01 April - 31 October
Mon 9.30 - 17.30
Tue 9.30 - 17.30
Wed 9.30 - 17.30
Thu 9.30 - 17.30
Fri 9.30 - 17.30
Sat 9.30 - 17.30
Sun 9.30 - 17.30
01 November - 31 March
Mon 9.30 - 16.00
Tue 9.30 - 16.00
Wed 9.30 - 16.00
Thu 9.30 - 16.00
Fri 9.30 - 16.00
Sat 9.30 - 16.00
Sun 9.30 - 16.00
As indicated by the initials P.D.L.P.M.F. (Pierre De LesPesse Me Fecit) at the top of the curved foot and the year 1647 on the globe, this remarkable work in brass was made by the foundryman Pierre de Lespesse in the middle of the 17th century. The eagle symbolizes the evangelist John, "the Eagle of Patmos", but it is also an image of Good overcoming Evil, the bird holding an overturned dragon in its claws.
Installed under the triumphal arch of the choir in 1940, the work withstood the force of the fire and regained its function in the restored church.
It was in 1685 that the relics of the second patron saint of the parish, a young Roman martyr of the 3rd century, Saint Mansuet, arrived. The major part of his body was housed in a baroque reliquary, made of stuccoed and gilded linden wood and surmounted by the bust of the young boy until 1901, an important family from Lessin chose a new shrine from the catalogue of the goldsmiths Wilmotte and son in Liège, a neo-Gothic work in gilded and silvered copper.
Since 1952, the two shrines have been exhibited together, the 1901 shrine containing the relics.
Made of Tournai stone, it was built in 1356 and is one of the few important 14th century religious buildings in the region. On the outside, even if altered, one can still notice the delicate carved decoration of the windows: flowers, fleurons, and monsters. Inside, the graceful small columns, placed on a bench, only received their vaults during the 16th century, their ribs having ornamented keys: vexillaire lamb at the side and five-petalled roses in the bays. The original lamb keystone is displayed in the Memorial Space of the church (Chapel of the Holy Trinity).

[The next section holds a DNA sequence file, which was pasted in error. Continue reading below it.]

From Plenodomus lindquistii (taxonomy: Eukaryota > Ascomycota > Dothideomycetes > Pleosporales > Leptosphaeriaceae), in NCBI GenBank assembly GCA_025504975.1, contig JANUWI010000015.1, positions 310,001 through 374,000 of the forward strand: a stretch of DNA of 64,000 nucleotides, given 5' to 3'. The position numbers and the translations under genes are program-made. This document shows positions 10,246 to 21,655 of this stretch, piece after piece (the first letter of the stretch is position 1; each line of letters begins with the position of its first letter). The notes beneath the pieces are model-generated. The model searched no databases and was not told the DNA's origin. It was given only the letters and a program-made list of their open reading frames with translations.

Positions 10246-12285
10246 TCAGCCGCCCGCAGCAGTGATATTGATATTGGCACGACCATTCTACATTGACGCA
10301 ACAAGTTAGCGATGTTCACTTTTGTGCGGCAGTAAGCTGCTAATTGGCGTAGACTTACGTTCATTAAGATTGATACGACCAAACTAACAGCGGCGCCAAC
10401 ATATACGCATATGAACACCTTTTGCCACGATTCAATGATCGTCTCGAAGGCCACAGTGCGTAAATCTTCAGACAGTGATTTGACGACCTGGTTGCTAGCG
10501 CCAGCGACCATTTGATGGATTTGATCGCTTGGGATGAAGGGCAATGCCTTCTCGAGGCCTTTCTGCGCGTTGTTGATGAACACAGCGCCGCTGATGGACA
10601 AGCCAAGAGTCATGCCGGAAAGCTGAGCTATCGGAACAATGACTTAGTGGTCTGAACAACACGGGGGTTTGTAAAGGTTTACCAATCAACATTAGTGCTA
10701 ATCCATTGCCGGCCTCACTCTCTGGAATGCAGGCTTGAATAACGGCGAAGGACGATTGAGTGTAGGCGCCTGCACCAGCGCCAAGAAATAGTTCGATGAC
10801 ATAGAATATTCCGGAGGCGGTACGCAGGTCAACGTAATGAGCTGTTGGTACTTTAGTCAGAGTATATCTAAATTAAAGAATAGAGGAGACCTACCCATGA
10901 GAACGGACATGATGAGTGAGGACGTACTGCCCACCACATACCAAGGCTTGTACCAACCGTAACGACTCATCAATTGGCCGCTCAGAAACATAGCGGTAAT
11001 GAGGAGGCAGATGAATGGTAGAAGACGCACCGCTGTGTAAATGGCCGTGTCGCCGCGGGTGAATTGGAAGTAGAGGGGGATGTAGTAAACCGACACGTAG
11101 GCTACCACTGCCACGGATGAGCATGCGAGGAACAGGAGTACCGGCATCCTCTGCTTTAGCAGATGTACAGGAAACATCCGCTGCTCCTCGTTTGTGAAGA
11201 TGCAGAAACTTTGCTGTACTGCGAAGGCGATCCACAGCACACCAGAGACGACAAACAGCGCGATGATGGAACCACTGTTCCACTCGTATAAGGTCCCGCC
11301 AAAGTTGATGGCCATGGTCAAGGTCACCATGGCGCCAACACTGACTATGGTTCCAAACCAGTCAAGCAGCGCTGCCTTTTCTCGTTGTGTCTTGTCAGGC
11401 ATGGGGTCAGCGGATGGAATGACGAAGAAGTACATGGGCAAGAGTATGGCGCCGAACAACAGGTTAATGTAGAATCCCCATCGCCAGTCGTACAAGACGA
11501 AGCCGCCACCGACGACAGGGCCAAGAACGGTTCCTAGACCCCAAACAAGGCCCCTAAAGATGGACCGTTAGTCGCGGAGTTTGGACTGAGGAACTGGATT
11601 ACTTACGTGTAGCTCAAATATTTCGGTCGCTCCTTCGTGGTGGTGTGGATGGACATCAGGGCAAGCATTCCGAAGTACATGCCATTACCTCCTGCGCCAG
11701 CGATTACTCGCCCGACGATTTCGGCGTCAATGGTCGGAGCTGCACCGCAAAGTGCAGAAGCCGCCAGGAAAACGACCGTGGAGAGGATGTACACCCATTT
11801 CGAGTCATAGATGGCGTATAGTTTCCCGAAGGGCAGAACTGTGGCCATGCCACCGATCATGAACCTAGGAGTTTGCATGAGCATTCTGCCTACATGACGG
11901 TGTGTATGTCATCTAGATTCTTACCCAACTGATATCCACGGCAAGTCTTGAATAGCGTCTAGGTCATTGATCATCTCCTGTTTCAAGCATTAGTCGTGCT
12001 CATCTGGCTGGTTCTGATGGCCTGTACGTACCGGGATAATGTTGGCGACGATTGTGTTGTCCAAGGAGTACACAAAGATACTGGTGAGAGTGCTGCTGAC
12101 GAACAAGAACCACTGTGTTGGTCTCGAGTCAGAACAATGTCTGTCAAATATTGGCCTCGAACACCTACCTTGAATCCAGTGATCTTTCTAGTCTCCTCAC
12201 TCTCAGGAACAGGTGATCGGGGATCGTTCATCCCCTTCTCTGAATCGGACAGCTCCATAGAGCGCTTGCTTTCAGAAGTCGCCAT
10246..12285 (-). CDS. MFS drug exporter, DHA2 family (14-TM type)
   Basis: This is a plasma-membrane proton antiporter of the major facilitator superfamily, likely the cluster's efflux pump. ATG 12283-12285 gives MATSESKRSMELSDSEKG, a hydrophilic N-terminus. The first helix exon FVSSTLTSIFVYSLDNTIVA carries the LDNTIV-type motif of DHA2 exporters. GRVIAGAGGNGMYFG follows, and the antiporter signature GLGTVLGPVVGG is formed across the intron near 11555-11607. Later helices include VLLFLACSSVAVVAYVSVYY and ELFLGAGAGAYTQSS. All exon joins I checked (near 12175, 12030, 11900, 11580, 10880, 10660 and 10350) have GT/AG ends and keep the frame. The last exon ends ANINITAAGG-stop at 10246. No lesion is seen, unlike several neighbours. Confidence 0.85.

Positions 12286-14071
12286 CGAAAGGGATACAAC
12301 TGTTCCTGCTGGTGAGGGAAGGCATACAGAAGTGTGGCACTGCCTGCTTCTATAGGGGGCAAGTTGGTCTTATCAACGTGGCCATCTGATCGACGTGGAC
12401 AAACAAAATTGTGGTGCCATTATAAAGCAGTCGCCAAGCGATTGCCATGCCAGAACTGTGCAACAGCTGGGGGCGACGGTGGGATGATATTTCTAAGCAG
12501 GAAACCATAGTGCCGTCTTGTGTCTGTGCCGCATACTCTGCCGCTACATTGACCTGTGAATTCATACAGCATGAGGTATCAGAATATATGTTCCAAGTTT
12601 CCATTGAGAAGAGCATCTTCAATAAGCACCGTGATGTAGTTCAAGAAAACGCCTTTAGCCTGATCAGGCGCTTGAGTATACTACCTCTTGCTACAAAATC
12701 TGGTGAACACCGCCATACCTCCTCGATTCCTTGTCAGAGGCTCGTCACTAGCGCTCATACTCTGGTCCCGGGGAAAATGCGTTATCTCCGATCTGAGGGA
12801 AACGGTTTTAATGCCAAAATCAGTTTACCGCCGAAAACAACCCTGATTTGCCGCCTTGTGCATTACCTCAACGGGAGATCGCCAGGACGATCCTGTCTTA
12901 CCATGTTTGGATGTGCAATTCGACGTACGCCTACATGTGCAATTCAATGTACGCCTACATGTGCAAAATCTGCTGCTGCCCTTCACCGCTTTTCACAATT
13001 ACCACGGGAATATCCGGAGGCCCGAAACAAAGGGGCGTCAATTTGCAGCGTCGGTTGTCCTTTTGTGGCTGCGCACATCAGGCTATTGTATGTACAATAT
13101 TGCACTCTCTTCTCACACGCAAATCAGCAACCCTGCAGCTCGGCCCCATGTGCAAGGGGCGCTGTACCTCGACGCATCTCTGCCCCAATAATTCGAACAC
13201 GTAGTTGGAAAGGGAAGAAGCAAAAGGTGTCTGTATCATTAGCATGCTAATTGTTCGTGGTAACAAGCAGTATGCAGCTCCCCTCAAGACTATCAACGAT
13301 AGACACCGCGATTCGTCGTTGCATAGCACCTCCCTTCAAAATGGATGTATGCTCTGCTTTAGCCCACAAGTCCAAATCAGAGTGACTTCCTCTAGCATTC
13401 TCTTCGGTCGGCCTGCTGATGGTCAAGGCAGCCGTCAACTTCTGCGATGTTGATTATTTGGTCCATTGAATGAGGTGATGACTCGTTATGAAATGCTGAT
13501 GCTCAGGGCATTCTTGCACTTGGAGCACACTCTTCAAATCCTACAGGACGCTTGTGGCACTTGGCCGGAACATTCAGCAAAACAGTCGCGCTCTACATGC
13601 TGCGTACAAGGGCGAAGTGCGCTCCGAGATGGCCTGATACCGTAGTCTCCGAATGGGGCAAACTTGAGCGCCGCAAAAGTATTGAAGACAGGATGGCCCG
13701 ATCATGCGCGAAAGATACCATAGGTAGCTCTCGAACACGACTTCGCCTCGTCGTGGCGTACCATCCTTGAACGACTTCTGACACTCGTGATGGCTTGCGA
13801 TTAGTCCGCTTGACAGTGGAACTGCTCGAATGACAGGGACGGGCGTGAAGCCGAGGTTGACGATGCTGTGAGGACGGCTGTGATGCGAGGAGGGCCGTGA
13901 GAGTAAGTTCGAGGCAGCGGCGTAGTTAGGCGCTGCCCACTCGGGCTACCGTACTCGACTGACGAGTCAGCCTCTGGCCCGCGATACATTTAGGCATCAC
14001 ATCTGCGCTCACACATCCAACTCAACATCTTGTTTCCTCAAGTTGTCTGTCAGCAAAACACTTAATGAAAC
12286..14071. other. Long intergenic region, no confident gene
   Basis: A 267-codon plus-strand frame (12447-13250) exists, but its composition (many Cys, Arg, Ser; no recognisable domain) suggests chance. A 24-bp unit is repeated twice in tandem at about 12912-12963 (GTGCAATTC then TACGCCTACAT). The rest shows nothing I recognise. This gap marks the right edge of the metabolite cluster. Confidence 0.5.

Since the Middle Ages, St. Peter's Church has been at the center of a unique event in Northern Europe, the Good Friday Trilogy: service, procession and entombment. As the material was destroyed in 1940, a new Christ's bed was commissioned from the artist Harry Elstrøm.
At the end of the service, the Christ is escorted by penitents, illuminated by torches and lanterns, with the sound of rattles and drums in the dark city streets, before being laid to rest in the Chapel of St Barbara, also known as the Chapel of Our Lady of the Seven Sorrows.
Installed in the triumphal arch of the choir in 1616, the rood screen was a limited copy of the one in Tournai Cathedral. Moved to the back of the central nave in 1758, it was there that the work was damaged in 1940. Its railing was fortunately removed in 1941 before its vaults collapsed. Like many pieces of furniture of the genre, the rood screen of Lessines represents various episodes of the Passion but is also populated with statues and coats of arms. Its main elements - large scenes, niches, statues and spandrels of the arcades - are displayed in the Space of Memory.
These 86 modillions, intended to support the edges of the oak shingle vaults of the various chapels, were commissioned from the Belgian artist Basile Lamon, winner of the Prix de Rome in 1947. The sculptor was inspired by subjects from the Old and New Testaments, Eucharistic symbols, but also by the various trades involved in the restoration. To discover these sculptures, don't forget to bring binoculars, or go to the Sainte-Barbe chapel where their photos are on display!